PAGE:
An analysis of the executable was left for future research, but it does have a low VirusTotal detection ratio (2/56 at the time of write) [8] and an interesting PDB string:

E:\WORK\Core\EXPLOITS\ExploitPack\Release\ExploitPack.pdb

Campaign

Using the configuration files extracted from Pkybot executeables and C2 servers allow for convenient grouping of C2 host data. The following is a rough timeline of when particular C2 groupings were first seen in ASERT’s malware zoo:

  • June 29
    • mukosoma.com
    • boblaktto.com
    • feredac.com
  • July 1
    • pallodare.com
    • potopland.com
    • koplodaro.com
  • July 2
    • bolobranca.com
    • nanoputanas.com
    • pannogen.com
  • July 6
    • manafasia.com
    • noisymemo.org
    • garbux.com
  • July 9
    • giga-flock.com
    • megakatana.com
    • monogera.com
  • July 11
    • fergerama.com
    • hirobakan.com
    • golokird.com
  • July 13a
    • bolobranca.com
    • fedorena.com
    • neyetta.com
    • votublist.com
  • July 13b
    • nanoputanas.com
    • bolobranca.com
    • fedorena.com
    • neyetta.com
    • votublist.com
  • July 16
    • monogera.com
    • claus-management.com
    • pannogen.com
  • July 20
    • fergerama.com
    • hirobakan.com
  • August 9
    • nuratrben.com
    • liopnret.com
    • superzhopper.com
    • xezikalanre.com
    • fanera-distribution.com
    • opilki-limited.com
    • duteraneh.com
    • becadogale.com
    • pannogen.com

At the time of this writing the group starting on August 9 is the one that’s currently active in the wild.

Based on data from ASERT’s malware zoo and VirusTotal’s passive DNS, the following is a grouping of the IPs used by the above 30 unique C2 domains (see Appendix 1 for text based indicators):

campaign_ips

While we have seen 32 unique IPs, there has not been a lot of domain overlap. Per the above two data sources, 12 of the domains have never resolved. Grouping the C2 domains by Whois data, specifically registration email address, is a bit more illustrative:

campaign_whois

Six domains (two of the clusters) are hidden behind privacy guard. The smallest cluster (two domains) is registered to:

joseph@cuvox.de

The largest cluster (17 domains) is registered to:

mant@teleworm.us

Finally, the last cluster (with five domains) isn’t registered at all. These five domains are particularly interesting because they are part of the most recent configuration group (as noted above).

Sinkhole

Taking advantage of this opportunity, ASERT registered one of the domains and sat up a sinkhole from August 11 to August 24. Along with the usual caveats of sinkhole data, it’s good to note that while our sinkhole was active, it was in contention with a live, malicious C2 server. This means the infection data is most likely an under estimate. During the roughly two-week period, the sinkhole received connections from 1879 unique IPs. Based on hostname resolution, the top-5 TLDs were:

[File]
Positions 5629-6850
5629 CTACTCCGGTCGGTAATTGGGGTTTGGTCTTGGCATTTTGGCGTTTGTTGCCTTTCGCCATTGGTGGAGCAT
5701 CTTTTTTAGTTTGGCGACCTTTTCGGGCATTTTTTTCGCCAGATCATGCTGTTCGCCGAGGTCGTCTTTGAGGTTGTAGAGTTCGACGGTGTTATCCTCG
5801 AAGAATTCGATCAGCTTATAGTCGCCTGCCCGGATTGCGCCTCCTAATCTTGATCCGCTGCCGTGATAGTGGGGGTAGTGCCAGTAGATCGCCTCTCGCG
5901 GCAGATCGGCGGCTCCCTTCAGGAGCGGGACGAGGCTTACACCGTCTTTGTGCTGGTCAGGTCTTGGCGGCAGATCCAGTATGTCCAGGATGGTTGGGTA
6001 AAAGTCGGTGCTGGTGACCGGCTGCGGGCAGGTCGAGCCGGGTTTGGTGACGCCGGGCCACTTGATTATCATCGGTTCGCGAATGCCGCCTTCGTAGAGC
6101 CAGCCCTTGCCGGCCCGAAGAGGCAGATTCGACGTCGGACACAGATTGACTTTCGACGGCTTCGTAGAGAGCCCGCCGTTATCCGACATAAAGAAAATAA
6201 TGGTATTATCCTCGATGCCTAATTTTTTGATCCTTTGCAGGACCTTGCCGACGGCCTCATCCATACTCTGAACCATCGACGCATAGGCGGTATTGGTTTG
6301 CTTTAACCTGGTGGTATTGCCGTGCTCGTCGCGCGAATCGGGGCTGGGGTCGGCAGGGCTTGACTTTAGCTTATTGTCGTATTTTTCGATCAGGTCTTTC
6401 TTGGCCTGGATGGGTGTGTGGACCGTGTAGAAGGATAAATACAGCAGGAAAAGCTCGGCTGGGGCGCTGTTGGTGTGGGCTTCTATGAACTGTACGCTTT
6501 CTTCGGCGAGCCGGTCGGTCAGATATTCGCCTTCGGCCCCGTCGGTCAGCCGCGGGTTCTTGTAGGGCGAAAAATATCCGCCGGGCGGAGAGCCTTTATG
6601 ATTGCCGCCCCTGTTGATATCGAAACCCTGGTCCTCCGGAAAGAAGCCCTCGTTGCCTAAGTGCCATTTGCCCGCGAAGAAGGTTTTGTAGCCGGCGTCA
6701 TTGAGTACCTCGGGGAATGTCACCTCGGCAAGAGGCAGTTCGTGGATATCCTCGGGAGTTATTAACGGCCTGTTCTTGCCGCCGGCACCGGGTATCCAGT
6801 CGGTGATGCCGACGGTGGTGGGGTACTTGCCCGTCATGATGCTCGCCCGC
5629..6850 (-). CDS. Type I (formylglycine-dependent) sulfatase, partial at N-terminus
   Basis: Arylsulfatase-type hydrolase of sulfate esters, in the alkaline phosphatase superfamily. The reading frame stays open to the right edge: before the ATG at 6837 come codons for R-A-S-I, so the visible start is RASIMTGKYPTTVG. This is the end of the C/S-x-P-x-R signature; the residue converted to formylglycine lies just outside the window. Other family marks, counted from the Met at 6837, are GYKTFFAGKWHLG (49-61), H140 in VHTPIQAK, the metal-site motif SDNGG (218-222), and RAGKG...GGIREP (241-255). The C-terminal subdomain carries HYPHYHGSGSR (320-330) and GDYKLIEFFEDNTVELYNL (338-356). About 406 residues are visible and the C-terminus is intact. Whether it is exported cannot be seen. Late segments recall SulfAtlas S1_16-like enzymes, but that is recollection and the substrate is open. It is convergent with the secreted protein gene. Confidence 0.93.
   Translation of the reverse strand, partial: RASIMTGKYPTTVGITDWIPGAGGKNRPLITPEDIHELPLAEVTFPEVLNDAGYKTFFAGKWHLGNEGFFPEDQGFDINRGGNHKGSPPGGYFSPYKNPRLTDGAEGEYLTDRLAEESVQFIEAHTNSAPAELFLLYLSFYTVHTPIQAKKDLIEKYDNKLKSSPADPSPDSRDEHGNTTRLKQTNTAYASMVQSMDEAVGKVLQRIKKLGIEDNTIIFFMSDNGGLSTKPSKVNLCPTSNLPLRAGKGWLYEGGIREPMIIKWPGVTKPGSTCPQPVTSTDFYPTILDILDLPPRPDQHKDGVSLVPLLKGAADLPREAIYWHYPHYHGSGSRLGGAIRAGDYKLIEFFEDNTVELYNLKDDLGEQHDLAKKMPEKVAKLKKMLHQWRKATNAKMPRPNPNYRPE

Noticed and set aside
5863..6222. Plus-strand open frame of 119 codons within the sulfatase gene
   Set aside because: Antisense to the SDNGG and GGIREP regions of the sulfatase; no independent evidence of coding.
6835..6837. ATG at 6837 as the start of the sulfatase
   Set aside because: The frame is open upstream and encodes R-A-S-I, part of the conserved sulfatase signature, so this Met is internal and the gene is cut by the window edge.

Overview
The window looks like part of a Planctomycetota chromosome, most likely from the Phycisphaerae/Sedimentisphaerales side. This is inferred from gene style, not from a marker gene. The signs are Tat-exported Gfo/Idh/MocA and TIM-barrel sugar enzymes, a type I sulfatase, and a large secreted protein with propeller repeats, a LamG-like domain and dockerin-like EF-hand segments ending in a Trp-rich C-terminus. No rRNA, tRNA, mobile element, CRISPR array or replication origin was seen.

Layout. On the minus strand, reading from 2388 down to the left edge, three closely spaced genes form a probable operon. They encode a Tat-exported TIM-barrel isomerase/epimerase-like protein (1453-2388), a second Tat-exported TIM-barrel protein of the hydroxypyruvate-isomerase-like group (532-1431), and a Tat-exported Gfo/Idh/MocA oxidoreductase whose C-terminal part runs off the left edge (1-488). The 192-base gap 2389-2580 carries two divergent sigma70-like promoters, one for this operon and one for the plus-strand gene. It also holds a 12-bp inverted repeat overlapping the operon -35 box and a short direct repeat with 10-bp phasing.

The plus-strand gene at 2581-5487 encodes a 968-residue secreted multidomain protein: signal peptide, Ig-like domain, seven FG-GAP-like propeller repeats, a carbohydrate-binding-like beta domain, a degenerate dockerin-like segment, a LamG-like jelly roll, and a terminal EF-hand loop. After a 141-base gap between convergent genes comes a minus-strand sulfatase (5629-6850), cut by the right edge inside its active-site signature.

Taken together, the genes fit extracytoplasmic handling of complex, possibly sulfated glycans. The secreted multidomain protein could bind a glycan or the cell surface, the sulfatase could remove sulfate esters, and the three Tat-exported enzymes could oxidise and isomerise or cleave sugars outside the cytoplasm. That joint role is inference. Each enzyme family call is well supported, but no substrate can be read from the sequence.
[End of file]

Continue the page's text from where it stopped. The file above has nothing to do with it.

tld_graph

Charting the IPs based on geo-IP got a world map that looked like:

geoip

Webinjects

Similarly to the C2 groupings above, a rough timeline of Pkybot’s webinject targets (TLD-wise) can be organized:

  • June 29 (44 total)
    • .gr – 1 bank, 18 webinjects
    • .co.uk – 4 banks, 23 webinjects
    • – *booking* , *air.com* , *amazon*
  • June 30 (49 total)
    • .gr – 1 bank, 18 webinjects
    • .co.uk – 4 banks, 23 webinjects
    • – *booking* , *air.com* , *amazon*
    • .es – 3 banks, 5 webinjects
  • July 2 (50 total)
    • .gr – 1 bank, 18 webinjects
    • .co.uk – 4 banks, 23 webinjects
    • – *booking* , *air.com* , *amazon*
    • .es – 4 banks, 6 webinjects
  • July 9 (13 total)
    • – *booking* , *air.com* , *amazon* , *travel* , *checkout* , *payment*, *paypal*
    • .es – 4 banks, 6 webinjects
  • July 16 ( total)
    • .es – 4 banks, 6 webinjects
  • July 21 ( 5 total)
    • .es – 3 banks, 5 webinjects
  • August 8 (6 total)
    • .es – 3 banks, 5 webinjects
    • – * (everything)
  • August 13 (5 total)
    • .es – 3 banks, 5 webinjects

The target focus has been on banks in Greece, United Kingdom, and Spain. An interesting observation is that the webinjects targeting Greek banks where removed during a peak in the Greek financial crisis—it seems that the threat actor was following current events. At the time of this writing, the focus is on three banks in Spain. This targeting lines up nicely with the sinkhole infection data where “.es” is second in TLD infections and there being a nice cluster of geo-IP pins over Spain.

Conclusion

This post has taken a peek at a relatively new banking malware known as Pkybot. The focus has been on dissecting its command and control protocol, categorizing its command and control domains, and analyzing its webinjects. At the time of this writing and based on webinject targeting and sinkhole infection data, the Pkybot campaign is relatively small and targeted. It is currently unclear whether this threat will expand and how, but the visibility provided here should help organizations better understand, detect, and protect against this threat.

Appendix 1 – C2 IPs

5.254.113.27

31.24.29.50

37.0.125.104

46.151.54.105

78.24.219.6

79.174.64.79

85.31.101.123

85.31.101.233

88.201.248.115

91.215.138.193

91.226.93.36

91.226.93.59

94.229.22.36

94.229.22.39

94.229.22.40

94.229.22.42

95.172.146.196

108.61.190.85

108.61.198.47

109.227.126.136

174.128.228.100

174.128.228.101

174.128.228.102

185.105.32.99

185.14.30.73

185.26.112.146

185.26.115.237

185.91.175.131

193.36.35.90

195.2.77.107

195.211.153.58

216.170.114.123

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Peeking at Pkybot

For the past few months ASERT has been keeping an eye on a relatively new banking malware (“banker”) known ...